Labour won't just save the NHS from the SNP and Tories, we'll transform it – Jackie Baillie

Some 40 per cent of hip and knee operations were carried out privately in Scotland

The NHS is Labour’s defining mission. The 1945 Labour government created the health service, free at the point of use for everyone, and the last Labour government built on that promise, guaranteeing the NHS would always be there for people when they needed it.

After 13 years of Tory rule and 16 years of SNP neglect, the next Labour government is going to have to renew the NHS. Keir Starmer laid out his vision for its future last week and it will be one which Labour will carry through to the NHS in Scotland.

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Long waiting times, deteriorating services, hospitals running hot, and staff working beyond exhaustion have brought the health service to its knees. The problems are common across the UK and saying one nation’s figures are marginally better or worse than another does not solve the crisis. Covid exacerbated the situation but did not cause it. It is the result of underfunding, lack of preparedness and lack of direction by two governments.

In Scotland, we are seeing the emergence of a two-tier health system, as those who can afford to pay go private while everyone else joins a waiting list. More than 39,000 patients were treated privately in Scotland in 2021/22, including 40 per cent of hip and knee operations.

This isn’t fair on those digging into savings or those left waiting in pain. This is not a sustainable, long-term solution and that’s why Keir Starmer has made renewing the NHS one of Labour’s five missions for government. This isn’t about simply “saving” the NHS because we cannot leave the service to stumble from crisis to crisis.

First, we have to tackle the immediate crisis of long waiting lists, delays in accident and emergency, and burnt-out staff. Scotland is set to benefit by at least £124 million a year from the next UK Labour government’s commitment to increase training places for medical staff in England. Hardworking people are the NHS’s backbone so every penny of that extra money has to go on our own staffing crisis.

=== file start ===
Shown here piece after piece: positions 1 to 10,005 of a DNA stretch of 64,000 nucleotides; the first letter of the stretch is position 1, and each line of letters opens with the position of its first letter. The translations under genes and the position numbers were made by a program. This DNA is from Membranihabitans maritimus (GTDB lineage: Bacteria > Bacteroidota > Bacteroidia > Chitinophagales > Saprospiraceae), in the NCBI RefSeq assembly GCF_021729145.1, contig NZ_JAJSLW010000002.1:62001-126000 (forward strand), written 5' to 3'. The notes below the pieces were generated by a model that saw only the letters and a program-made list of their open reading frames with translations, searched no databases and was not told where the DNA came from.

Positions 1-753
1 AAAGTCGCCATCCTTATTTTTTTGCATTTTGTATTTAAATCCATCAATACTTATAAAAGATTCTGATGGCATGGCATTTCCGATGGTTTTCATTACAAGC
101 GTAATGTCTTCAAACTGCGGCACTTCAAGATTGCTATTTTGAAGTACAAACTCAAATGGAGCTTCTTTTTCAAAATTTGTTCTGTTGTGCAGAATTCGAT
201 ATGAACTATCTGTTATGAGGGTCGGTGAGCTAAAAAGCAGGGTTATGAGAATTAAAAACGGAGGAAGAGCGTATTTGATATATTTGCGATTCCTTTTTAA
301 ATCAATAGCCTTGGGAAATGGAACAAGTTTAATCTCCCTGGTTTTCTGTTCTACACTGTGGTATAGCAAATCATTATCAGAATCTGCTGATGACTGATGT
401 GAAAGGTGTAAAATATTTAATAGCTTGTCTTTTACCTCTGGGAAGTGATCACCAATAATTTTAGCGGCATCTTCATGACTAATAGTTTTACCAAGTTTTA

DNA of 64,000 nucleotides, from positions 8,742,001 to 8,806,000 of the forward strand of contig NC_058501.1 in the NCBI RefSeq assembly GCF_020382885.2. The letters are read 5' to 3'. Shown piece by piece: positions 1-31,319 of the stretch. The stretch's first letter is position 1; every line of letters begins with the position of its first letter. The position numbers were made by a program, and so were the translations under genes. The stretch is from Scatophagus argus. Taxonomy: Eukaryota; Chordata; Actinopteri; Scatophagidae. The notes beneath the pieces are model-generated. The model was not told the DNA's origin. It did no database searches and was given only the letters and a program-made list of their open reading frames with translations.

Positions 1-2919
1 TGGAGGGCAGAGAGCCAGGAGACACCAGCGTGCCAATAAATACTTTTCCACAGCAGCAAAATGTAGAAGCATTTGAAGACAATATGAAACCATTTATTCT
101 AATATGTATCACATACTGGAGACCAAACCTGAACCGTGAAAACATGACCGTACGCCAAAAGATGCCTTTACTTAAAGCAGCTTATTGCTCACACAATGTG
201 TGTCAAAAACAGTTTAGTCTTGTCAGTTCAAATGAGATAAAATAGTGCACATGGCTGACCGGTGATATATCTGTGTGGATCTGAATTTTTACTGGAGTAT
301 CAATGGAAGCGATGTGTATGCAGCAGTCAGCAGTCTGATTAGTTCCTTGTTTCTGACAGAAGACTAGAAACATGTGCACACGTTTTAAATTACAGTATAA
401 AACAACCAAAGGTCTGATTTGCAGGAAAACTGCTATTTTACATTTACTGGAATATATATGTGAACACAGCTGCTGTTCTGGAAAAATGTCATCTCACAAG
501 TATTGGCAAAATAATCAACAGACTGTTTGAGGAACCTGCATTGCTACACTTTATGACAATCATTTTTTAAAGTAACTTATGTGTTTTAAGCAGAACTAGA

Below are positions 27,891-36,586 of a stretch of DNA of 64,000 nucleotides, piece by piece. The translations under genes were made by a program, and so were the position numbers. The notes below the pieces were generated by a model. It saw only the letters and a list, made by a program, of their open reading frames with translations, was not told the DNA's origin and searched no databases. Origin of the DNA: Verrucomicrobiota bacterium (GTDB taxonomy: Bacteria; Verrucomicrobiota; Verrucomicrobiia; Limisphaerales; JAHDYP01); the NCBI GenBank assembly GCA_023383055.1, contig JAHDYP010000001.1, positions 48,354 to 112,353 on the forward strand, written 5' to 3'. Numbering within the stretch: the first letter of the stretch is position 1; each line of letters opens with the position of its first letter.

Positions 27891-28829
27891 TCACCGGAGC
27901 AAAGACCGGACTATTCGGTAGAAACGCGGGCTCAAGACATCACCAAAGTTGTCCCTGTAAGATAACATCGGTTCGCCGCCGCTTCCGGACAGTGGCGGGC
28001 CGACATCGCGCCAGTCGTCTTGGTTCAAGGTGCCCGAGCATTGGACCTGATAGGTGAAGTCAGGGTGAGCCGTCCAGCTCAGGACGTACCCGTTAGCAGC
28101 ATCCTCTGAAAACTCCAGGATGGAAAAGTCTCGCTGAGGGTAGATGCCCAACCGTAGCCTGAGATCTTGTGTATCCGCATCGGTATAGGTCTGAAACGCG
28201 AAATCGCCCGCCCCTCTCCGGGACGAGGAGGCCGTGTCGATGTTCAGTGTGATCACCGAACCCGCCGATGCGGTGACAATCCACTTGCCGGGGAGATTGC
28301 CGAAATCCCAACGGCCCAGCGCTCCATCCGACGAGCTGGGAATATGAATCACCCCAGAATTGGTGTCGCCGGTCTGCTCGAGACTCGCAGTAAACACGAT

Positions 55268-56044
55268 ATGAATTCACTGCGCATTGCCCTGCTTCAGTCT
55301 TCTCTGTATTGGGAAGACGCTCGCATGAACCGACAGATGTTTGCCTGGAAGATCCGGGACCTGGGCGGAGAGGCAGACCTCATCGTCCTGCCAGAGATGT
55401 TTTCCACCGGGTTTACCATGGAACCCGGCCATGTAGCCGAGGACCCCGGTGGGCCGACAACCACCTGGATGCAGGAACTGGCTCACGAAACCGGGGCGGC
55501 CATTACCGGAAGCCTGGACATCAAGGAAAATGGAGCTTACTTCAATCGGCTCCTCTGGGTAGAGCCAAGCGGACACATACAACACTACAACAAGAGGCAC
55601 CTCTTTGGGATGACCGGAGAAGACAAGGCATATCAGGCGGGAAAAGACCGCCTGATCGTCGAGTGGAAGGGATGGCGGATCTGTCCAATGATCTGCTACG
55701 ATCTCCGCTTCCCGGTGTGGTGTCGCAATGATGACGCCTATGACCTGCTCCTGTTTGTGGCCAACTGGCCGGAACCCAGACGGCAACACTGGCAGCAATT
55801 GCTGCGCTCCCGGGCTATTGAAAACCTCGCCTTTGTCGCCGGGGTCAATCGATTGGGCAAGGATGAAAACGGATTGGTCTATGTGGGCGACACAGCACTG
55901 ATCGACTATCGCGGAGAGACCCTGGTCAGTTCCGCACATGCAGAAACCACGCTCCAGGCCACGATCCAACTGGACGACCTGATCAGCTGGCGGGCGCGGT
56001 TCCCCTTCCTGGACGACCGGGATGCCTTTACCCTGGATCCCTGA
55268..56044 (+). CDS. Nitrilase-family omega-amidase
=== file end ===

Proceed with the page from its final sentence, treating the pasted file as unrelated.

There has to be a laser-like focus on reducing waiting times, but we also have to innovate and make long-term changes to create a modern health system to treat the increased numbers of patients with chronic long-term conditions and an older population.

We rely on the NHS to care for us. Now we need to look after it (Picture: Christopher Furlong/Getty Images)We rely on the NHS to care for us. Now we need to look after it (Picture: Christopher Furlong/Getty Images)
We rely on the NHS to care for us. Now we need to look after it (Picture: Christopher Furlong/Getty Images)

Mental health and social care are areas where Labour has proposed radical solutions, starting with setting proper pay rates for care workers and abandoning the SNP’s empire-building plans for a centralised social care service.

Using a prevention-first approach and adapting to new technology and new medicines will mean a big shift in primary care. That revolution starts with babies being screened for rare diseases at birth and develops into a health and care service delivered for people in their own homes where possible.

Science and technology are the game-changers for the future of healthcare. Labour will harness the technology revolution to transform how patients, clinicians and carers interact. We won’t just save the NHS, we will transform it.

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We should live in a country in which everyone has confidence in the health service. Time and again, we have relied on the NHS to care for us. Labour’s mission is to care for the NHS.

Jackie Baillie is MSP for Dumbarton, Scottish Labour’s deputy leader and her party’s spokesperson for health



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